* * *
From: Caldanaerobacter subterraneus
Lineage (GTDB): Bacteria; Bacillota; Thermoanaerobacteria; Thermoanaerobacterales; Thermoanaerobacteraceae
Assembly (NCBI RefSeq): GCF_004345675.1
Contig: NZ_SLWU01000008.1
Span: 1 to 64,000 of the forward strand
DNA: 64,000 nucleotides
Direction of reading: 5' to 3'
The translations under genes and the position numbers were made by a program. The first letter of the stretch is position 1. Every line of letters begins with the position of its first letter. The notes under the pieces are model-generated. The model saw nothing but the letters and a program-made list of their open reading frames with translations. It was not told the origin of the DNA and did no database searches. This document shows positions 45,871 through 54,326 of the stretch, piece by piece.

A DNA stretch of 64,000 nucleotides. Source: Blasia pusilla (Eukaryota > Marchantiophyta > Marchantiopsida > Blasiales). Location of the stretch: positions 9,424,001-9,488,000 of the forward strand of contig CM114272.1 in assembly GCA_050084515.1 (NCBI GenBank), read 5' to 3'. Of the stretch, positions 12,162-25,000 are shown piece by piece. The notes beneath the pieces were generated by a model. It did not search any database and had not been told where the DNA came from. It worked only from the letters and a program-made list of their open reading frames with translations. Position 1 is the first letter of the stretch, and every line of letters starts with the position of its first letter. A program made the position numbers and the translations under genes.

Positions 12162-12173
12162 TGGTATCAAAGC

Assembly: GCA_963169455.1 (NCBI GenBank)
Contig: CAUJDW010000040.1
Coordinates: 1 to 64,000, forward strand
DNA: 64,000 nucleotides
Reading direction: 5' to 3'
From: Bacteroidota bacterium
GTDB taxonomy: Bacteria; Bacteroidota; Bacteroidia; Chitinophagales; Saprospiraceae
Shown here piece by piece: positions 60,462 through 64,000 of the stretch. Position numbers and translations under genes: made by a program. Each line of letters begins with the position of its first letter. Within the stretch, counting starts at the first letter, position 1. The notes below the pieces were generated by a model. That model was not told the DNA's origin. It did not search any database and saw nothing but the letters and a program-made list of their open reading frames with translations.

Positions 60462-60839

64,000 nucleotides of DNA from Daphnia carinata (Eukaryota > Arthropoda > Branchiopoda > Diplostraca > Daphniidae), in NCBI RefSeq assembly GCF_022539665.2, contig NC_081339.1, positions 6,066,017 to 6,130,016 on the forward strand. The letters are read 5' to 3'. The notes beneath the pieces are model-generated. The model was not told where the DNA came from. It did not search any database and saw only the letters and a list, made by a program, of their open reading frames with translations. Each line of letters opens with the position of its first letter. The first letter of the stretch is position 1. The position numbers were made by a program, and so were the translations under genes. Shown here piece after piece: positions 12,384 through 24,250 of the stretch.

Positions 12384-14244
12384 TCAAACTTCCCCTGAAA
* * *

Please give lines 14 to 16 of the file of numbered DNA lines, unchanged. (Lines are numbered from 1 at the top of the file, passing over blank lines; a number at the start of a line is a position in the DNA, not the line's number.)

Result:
Coordinates: 1 to 64,000, forward strand
DNA: 64,000 nucleotides
Reading direction: 5' to 3'